Recall the usual definition of a $k$-dimensional vector bundle (everything is assumed to be continuous/smooth/etc depending on the category):

A $k$-dimensional vector bundle is a triple $(E,B,\pi)$, where $\pi\colon E \to B$, satisfying the following:

    a) The map $\pi$ is onto (I don't know if everyone requires this, but I will).

For each $p\in B$:

    b) The fiber $E_p=\pi^{-1}(p)$ is a (real) vector space.

    c) There's a neighborhood $U\ni p$ and a diffeomorphism $\phi\colon \pi^{-1}(U) \to U \times \mathbb{R}^k$ such that $P_1\circ \phi = \pi$, where $P_1$ is projection onto the first factor.

    d) for each $q\in U$, the restriction $\phi\colon E_q \to {q}\times \mathbb{R}^k$ (where $\phi$ is the diffeomorphism from c)) is a linear isomorphism.

My Question

Can d) be replaced with

    d') the restriction $\phi\colon E_p \to {p}\times \mathbb{R}^k$ is a linear isomorphism.

In the original version, the restriction of $\phi$ to every fiber over $U$ must be a linear isomorphism. In the alternate version, this is only required for the single fiber $E_p$.

(Note: This was posted at Math.SE a few weeks ago but received no answers.)

  • $\begingroup$ You mean homeomorphism, not diffeomorphism, and the answer is trivially no if you don't require $B$ to be connected, but it is also surely no in general. You might have a topological bundle with linearity by accident at some point in a coordinate neighborhood. $\endgroup$
    – Peter May
    Commented Feb 15, 2013 at 3:49
  • $\begingroup$ a) follows from b). Therefore it is usually not mentioned in the definition, but rather as a property. $\endgroup$ Commented Feb 15, 2013 at 4:05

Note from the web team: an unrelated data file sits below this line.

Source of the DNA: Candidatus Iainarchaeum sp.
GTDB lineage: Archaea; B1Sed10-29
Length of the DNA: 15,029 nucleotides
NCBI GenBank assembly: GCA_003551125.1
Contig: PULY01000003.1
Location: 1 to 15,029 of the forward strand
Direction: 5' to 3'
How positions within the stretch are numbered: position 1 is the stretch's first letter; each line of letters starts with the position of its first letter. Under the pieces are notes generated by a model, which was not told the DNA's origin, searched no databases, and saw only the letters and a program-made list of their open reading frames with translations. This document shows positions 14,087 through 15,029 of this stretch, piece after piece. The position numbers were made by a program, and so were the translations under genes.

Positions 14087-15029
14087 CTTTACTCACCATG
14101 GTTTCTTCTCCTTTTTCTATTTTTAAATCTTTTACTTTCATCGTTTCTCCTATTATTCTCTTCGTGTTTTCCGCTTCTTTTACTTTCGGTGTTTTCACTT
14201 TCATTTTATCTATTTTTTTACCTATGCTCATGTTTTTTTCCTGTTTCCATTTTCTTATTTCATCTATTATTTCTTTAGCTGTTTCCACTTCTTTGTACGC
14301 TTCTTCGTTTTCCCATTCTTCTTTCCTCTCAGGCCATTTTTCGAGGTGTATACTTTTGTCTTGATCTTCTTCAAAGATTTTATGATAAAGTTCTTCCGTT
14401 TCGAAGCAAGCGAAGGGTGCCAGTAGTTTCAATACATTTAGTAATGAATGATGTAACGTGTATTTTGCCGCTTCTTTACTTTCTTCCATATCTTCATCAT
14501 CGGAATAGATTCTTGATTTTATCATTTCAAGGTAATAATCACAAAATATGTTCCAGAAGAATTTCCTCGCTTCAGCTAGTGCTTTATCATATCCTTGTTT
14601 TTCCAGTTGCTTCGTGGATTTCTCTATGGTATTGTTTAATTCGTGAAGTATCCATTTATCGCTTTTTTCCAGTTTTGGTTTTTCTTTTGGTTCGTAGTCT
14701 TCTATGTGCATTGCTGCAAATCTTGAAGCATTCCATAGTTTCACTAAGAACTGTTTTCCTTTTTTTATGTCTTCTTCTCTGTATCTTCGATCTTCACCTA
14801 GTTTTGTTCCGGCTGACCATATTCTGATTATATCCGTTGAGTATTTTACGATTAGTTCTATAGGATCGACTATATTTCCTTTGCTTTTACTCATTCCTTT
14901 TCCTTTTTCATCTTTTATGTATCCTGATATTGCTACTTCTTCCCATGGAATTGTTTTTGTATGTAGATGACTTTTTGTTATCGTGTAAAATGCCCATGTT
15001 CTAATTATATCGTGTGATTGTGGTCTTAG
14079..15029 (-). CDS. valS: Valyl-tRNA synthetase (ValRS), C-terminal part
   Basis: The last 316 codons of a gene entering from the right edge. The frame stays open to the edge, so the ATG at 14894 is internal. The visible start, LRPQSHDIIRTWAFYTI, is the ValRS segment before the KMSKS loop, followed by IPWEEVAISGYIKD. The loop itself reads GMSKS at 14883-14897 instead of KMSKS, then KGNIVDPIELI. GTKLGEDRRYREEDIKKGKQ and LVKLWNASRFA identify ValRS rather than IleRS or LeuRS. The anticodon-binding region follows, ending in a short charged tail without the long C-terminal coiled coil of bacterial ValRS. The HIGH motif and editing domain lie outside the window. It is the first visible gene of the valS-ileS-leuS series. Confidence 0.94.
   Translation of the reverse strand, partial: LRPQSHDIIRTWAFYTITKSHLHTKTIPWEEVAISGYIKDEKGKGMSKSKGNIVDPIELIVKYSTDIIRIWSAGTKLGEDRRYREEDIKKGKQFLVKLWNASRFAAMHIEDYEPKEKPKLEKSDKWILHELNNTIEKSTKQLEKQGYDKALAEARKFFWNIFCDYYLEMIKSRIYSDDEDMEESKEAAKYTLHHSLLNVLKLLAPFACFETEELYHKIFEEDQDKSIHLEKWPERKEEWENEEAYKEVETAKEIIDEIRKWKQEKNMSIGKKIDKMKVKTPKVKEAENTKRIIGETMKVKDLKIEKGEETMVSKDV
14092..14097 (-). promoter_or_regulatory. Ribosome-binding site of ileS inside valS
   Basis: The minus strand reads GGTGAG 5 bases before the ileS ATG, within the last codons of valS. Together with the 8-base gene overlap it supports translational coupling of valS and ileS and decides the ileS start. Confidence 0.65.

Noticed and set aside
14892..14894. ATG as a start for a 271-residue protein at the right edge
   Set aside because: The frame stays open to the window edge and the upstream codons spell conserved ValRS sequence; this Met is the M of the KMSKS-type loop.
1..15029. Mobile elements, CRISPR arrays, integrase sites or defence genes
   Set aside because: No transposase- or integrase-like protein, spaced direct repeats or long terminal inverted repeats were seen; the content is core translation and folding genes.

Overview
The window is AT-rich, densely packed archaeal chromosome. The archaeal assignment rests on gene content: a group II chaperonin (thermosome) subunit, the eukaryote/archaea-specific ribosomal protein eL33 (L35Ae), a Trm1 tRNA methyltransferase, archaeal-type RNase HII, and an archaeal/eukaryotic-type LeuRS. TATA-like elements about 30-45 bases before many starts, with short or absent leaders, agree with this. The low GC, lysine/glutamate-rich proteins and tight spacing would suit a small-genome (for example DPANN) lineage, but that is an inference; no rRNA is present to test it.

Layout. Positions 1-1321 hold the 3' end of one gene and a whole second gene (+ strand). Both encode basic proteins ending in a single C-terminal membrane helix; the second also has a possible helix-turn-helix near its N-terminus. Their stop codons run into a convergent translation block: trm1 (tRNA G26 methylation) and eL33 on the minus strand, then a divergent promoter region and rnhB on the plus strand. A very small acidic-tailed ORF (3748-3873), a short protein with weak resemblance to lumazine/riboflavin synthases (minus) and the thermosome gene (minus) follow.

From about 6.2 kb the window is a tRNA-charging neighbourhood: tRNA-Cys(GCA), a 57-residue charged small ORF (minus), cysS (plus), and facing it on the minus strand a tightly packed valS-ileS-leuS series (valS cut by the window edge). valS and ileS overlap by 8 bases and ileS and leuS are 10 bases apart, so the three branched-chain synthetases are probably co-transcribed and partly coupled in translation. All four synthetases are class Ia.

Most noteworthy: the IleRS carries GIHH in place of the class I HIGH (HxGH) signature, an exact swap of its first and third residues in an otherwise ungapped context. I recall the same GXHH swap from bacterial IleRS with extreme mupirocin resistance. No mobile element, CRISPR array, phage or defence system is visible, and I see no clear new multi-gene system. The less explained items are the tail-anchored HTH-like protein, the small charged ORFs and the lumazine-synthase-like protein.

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    $\begingroup$ For me the usual definition of vector bundle is: you have diffeomorphisms $\phi:\pi^{-1}(U_{\alpha}) \to U_{\alpha} \times \mathbb{R}^k$ over $U_{\alpha}$, where { $U_{\alpha}$ } is a covering of $B$, and the transition functions $\phi_{\beta} \circ \phi_{\alpha}^{-1} : U_{\alpha\beta} \times \mathbb{R}^k\to U_{\alpha\beta}\times\mathbb{R}^k$ over $U_{\alpha \beta}=U_{\alpha}\cap U_{\beta}$ are fiberwise linear maps. $\endgroup$
    – Qfwfq
    Commented Feb 15, 2013 at 14:44
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    $\begingroup$ @Qfwfw: Good luck at defining morphisms etc. $\endgroup$ Commented Feb 15, 2013 at 16:38
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    $\begingroup$ @Martin: a morphism is a map $f: E\to F$ over $B$ such that for every $p\in B$, for every $\alpha$ of a covering that trivializes both bundles, the map $\phi_{\alpha}^F \circ f|_{E_p} \circ (\phi_{\alpha}^E)^{-1} : \mathbb{R}^k \to \mathbb{R}^k$, with the obvious notations, is linear. Are there problems with this definition? $\endgroup$
    – Qfwfq
    Commented Feb 17, 2013 at 0:14

1 Answer 1


No. Take $E=[0,1] \times \mathbb{R} \to [0,1]=B$ with the usual vector space structure at all fibers except for the fiber of $1/2$ where the vector space structure is twisted by any non-linear diffeomorphism of $\mathbb{R}$, for example $x \mapsto x^3+x$.

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    $\begingroup$ @Martin I've posted an elaboration of your answer to the original question on Math.SE. $\endgroup$ Commented Feb 16, 2013 at 0:25

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